I have to calculate the voltage on nodes A,B,C using KCL nodal analysis method. (The two sources work at 60 Hz)

enter image description here

I set the next equations system:

on node A: $$\frac{100\angle 0}{4\angle0} +\frac{VA -VC}{4\angle90°}+\frac{VA - VB}{3.6\angle-33.7°} = 0$$ on node B: $$\frac{VB}{14\angle0}+\frac{VB-VA}{3.6\angle-33.7°}=0$$ on node C: $$\frac{VC}{2\angle90°}+\frac{VC-VA}{4\angle90°}=0$$

I suppose that voltage on Node C is the same of the source connected to it (220V), so the third equations results: $$200\angle0(\frac{1}{2\angle90°}+\frac{1}{4\angle90°})=\frac{VA}{4\angle90°}$$ then: $$220\angle0°*0.75\angle-90°=\frac{VA}{4\angle90°}$$ hereby: $$VA = 165\angle-90° * 4\angle90° = 660\angle0 V$$

I think this value is a bit too high. I simulated the circuit with an online page, and the branch of the 10.6mH inductor (wich produces a inductive reactance of j4 Ohm) should have a peak voltage of around 172 V. So I think Im doing something wrong, but I can not make it out. Could you help me?

  • \$\begingroup\$ Is this for 60 Hz? \$\endgroup\$
    – jonk
    Commented Sep 25, 2017 at 18:31

1 Answer 1


Assuming \$f=60\:\textrm{Hz}\$ and using the included schematic editor:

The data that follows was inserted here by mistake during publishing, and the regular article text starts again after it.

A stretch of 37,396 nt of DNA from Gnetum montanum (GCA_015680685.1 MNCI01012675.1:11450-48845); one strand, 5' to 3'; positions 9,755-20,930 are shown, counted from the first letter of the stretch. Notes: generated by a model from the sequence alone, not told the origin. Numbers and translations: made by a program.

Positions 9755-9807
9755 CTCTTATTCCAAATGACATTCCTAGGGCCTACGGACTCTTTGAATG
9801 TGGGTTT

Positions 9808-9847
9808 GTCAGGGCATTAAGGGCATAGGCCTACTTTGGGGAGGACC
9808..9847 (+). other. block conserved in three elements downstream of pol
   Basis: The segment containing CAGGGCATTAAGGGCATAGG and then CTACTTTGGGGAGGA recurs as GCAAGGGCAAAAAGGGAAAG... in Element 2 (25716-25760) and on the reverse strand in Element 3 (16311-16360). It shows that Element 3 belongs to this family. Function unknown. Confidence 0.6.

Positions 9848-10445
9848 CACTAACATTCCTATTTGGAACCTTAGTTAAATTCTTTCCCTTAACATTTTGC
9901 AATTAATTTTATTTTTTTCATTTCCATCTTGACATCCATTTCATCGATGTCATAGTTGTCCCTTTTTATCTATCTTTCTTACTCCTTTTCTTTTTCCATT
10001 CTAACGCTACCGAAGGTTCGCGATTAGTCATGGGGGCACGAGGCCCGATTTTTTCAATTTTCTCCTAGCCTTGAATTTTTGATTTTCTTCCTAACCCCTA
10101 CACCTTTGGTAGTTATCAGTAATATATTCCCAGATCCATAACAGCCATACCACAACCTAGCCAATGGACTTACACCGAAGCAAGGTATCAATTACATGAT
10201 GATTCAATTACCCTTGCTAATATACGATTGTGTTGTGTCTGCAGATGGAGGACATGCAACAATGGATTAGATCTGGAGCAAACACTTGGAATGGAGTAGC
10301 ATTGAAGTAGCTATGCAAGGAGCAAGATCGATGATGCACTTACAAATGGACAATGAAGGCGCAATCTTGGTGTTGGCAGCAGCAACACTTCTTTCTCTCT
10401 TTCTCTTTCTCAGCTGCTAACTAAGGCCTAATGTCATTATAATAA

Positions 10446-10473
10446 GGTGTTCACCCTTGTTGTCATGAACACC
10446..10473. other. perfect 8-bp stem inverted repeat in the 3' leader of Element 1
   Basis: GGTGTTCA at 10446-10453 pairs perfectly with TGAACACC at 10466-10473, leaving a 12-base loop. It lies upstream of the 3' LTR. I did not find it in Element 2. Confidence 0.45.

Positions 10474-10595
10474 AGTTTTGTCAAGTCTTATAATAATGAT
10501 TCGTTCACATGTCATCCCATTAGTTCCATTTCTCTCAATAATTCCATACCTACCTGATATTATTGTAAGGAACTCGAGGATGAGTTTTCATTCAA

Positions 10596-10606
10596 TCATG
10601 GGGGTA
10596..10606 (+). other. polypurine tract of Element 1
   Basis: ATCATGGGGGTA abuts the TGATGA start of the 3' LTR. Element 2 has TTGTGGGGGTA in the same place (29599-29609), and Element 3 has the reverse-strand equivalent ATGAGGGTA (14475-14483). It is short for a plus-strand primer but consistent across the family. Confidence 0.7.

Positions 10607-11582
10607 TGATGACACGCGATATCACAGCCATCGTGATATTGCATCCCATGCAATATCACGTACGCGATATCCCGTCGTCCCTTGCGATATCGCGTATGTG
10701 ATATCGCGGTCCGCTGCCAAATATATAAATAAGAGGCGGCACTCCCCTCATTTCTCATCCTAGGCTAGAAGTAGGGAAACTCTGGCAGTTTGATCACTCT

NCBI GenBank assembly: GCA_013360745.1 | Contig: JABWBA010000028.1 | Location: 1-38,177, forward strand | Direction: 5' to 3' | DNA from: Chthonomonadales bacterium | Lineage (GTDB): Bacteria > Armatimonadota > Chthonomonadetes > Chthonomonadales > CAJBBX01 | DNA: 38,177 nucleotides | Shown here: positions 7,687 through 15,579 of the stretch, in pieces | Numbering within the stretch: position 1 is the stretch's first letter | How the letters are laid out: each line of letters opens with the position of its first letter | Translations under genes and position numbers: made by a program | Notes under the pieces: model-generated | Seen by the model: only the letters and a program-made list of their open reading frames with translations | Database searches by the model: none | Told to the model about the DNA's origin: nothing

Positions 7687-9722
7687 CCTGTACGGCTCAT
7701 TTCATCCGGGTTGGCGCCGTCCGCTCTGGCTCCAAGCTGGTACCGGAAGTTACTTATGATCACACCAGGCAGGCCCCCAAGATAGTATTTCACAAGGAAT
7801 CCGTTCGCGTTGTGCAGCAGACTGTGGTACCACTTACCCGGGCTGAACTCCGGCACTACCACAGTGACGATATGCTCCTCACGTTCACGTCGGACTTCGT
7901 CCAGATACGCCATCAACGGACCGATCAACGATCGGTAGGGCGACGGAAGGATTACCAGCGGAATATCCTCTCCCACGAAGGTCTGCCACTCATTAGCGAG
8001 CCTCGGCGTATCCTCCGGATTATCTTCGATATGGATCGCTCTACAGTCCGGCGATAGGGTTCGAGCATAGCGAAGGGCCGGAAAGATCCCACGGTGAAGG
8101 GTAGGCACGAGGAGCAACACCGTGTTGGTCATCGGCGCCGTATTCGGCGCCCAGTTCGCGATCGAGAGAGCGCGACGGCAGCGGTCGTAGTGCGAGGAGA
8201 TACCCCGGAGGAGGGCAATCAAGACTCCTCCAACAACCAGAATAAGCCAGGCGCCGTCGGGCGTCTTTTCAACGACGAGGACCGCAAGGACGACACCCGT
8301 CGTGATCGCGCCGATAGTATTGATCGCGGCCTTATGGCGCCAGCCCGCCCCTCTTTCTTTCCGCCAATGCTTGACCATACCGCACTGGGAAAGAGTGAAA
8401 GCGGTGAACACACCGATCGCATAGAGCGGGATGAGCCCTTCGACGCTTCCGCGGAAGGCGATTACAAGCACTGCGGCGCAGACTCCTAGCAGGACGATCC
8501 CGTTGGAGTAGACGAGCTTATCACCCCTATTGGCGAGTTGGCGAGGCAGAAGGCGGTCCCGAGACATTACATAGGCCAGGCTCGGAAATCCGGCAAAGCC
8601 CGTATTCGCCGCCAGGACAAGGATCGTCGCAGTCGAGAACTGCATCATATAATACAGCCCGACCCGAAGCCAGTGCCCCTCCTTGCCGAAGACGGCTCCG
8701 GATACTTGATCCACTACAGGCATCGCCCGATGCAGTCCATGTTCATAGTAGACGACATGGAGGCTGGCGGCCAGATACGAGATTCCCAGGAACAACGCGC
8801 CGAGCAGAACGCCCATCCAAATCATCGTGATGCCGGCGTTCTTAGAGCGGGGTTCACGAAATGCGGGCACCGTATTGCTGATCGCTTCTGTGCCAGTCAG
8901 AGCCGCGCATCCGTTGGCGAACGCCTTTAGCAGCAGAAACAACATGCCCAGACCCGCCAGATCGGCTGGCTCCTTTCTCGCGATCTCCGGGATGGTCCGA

simulate this circuit – Schematic created using CircuitLab

From this, I get:

$$\begin{align*} V_B &= V_C + V_2\\\\ \frac{V_A}{4}+\frac{V_A}{3-2j}+\frac{V_A}{4j}&=\frac{V_1}{4}+\frac{V_C}{3-2j}+\frac{V_B}{4j}\\\\ \frac{V_B}{4j}+\frac{V_B}{2j}&=I_2+\frac{V_A}{4j}\\\\ \frac{V_C}{14}+\frac{V_C}{3-2j}+I_2&=\frac{V_A}{3-2j} \end{align*}$$

With \$V_1=100\angle 0^\circ\$ and \$V_2=220\angle 0^\circ\$, These solve out simultaneously as:

$$\begin{align*} V_A&=-28.9859544 - 29.8351871j\\ V_B&=-1.19022489 + 96.0915807j\\ V_C&=-221.190225 + 96.0915807j\\ I_2&=79.5274823 - 6.35381992j \end{align*}$$ or, $$\begin{align*} V_A&\approx &41&.6\:\textrm{V}& \angle -134.2&^\circ\\ V_B&\approx &96&.1\:\textrm{V}& \angle +90.7&^\circ\\ V_C&\approx &241&.2\:\textrm{V}& \angle +156.5&^\circ\\ I_2&\approx &79&.8\:\textrm{A}& \angle -4.6&^\circ \end{align*}$$

Computing \$V_B-V_A\$ (the voltage across \$L_1\$) I get \$V_B-V_A\approx 129\:\textrm{V} \angle +77.553^\circ\$. If all these were RMS voltages, then this would in fact mean that the peak voltage across \$L_1\$ would be roughly \$182\:\textrm{V}\$.


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